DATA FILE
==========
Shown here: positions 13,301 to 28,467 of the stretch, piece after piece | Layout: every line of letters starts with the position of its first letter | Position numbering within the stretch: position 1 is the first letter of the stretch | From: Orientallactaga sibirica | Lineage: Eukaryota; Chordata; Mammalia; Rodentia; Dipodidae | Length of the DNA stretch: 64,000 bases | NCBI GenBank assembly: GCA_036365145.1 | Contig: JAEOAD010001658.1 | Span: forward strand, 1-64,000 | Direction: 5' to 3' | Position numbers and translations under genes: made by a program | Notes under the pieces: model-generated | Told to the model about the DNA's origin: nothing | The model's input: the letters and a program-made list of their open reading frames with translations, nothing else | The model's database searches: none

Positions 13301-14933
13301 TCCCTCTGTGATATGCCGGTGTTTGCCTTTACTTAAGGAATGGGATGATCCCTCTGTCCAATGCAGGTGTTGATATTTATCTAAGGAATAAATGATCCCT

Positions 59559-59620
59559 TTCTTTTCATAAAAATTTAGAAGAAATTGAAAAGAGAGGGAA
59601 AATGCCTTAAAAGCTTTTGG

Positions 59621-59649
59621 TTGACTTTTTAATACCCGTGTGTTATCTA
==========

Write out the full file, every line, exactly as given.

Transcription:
Shown here: positions 13,301 to 28,467 of the stretch, piece after piece | Layout: every line of letters starts with the position of its first letter | Position numbering within the stretch: position 1 is the first letter of the stretch | From: Orientallactaga sibirica | Lineage: Eukaryota; Chordata; Mammalia; Rodentia; Dipodidae | Length of the DNA stretch: 64,000 bases | NCBI GenBank assembly: GCA_036365145.1 | Contig: JAEOAD010001658.1 | Span: forward strand, 1-64,000 | Direction: 5' to 3' | Position numbers and translations under genes: made by a program | Notes under the pieces: model-generated | Told to the model about the DNA's origin: nothing | The model's input: the letters and a program-made list of their open reading frames with translations, nothing else | The model's database searches: none

Positions 13301-14933
13301 TCCCTCTGTGATATGCCGGTGTTTGCCTTTACTTAAGGAATGGGATGATCCCTCTGTCCAATGCAGGTGTTGATATTTATCTAAGGAATAAATGATCCCT

Positions 59559-59620
59559 TTCTTTTCATAAAAATTTAGAAGAAATTGAAAAGAGAGGGAA
59601 AATGCCTTAAAAGCTTTTGG

Positions 59621-59649
59621 TTGACTTTTTAATACCCGTGTGTTATCTA